From: John Conover <>
Subject: Thanks
Date: Sat, 10 Sep 1994 11:30:27 -0700 (PDT)

> In response to John Conover's desire for a discussion on the determination of
> priorities (Digest 150) and Dale Long's and Dave Rader's (digest 161)
> subsequent responses. John writes:
> >What Arrow's so called "Impossibility Theorem" states (in a nut shell)
> >is that there is no logical process that can be used for determination
> >of priorities in groups.... But it does seem that the premise (paradigm) of
> most
> >"management tools" is to address the issues of priority determination
> >through a logical process (particularly, MBO,)...

> Studies of management policy making do indicate that the forming of priorities
>  is a continuous process and does follow a logic. It is not scientific or
> formal logic, but a natural human logic. It is a part of the natural adapting
> mechanism of organizations. Briefly, the human logic of goal formation can be
> described as follows (for a more complete description see Hall, 1984):

Thank you for taking the time to author such an in depth response. I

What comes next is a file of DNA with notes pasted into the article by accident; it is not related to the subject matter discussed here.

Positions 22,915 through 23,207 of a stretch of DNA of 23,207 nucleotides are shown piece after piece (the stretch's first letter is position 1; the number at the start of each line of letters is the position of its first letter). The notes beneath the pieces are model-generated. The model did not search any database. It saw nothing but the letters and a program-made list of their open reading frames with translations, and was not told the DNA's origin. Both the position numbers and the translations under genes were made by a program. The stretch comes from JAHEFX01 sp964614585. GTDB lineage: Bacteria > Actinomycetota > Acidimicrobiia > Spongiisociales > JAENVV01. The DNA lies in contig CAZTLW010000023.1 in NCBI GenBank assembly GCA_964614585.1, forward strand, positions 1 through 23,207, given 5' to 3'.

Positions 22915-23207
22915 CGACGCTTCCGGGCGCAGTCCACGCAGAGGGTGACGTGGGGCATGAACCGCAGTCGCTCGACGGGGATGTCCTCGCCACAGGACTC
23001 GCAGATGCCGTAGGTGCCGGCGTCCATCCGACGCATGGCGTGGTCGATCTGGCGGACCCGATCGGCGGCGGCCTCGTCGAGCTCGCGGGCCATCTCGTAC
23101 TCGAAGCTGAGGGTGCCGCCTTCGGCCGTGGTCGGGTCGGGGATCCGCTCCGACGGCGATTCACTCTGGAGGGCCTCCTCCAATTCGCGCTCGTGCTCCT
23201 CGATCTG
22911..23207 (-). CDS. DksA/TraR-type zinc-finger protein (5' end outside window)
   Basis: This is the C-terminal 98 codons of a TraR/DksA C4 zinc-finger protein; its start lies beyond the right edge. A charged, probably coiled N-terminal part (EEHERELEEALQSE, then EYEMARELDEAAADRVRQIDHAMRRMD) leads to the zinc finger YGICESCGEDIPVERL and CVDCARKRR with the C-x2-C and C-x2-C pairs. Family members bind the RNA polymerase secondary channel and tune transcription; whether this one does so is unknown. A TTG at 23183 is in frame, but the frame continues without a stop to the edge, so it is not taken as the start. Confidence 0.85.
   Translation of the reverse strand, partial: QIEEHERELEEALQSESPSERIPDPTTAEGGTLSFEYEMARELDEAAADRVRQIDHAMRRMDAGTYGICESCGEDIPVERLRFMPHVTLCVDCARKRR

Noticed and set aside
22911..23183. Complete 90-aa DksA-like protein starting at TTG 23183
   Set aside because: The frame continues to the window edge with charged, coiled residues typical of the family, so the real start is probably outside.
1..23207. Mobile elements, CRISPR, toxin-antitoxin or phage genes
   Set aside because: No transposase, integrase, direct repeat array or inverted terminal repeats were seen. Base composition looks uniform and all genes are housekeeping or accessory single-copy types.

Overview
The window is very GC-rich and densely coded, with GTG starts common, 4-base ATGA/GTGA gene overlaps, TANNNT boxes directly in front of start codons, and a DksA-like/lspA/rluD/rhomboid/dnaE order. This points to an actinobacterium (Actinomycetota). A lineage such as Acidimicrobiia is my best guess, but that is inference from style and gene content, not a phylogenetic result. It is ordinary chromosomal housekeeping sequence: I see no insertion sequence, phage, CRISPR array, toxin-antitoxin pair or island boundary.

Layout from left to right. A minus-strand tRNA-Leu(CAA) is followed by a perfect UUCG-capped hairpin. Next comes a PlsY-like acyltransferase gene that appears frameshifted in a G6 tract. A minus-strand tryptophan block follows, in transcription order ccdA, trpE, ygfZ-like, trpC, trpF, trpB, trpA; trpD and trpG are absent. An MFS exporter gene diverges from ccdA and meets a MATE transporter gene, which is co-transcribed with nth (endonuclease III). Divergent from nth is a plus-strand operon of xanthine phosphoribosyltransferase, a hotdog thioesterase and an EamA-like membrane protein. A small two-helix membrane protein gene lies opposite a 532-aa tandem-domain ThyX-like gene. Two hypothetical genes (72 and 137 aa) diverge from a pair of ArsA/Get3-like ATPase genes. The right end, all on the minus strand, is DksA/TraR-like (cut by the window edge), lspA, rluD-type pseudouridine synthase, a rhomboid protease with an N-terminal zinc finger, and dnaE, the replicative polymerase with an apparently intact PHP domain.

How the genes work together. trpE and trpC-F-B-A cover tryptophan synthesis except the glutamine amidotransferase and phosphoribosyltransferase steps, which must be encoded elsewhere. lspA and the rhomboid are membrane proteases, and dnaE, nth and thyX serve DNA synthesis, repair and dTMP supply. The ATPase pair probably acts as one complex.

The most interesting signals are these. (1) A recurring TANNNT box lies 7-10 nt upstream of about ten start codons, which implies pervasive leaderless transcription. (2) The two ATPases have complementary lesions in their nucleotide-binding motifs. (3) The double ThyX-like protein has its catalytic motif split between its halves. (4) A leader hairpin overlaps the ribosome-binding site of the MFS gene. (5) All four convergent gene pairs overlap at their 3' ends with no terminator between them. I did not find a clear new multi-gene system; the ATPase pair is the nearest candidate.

agree with your arguments that, as I understand them, state that
priority setting is a "rational," as opposed to "logical," human

As a side note, there is something epistemological in your arguments
that I think was first proposed by the Oxford mathematician Roger
Penrose ("The Emperor's New Mind: Concerning Computers, Minds, and the
Laws of Physics," Oxford University Press, 1989.) The argument
proceeds as follows: if there exists no logical process for the
determination of priorities, then it can never be automated or
mechanized by a computing machine. But humans do determine priorities,
eg., there is a qualitative difference (as opposed to a quantitative
difference,) between computing machinery and the human mind. He
proposed this argument in the context of a discussion of the
limitations of artifical intelligence.

I would propose that another choice of "word smithing" would be that
the determination of priorities is a strategic, (as opposed to
tactical,) agenda, since tactical issues can be resolved by a logical
process. So, in some sense, I think there may exist a formal
differentiation between the words "strategic" and "tactical." I only
bring this up since, in my opinion, we tend to use the two words

Under this choice of wording, the term "business strategy," would mean
the reconciliation of the business intransitives, which include, for
example, the determination of priorities.

        Thank you,



John Conover,,

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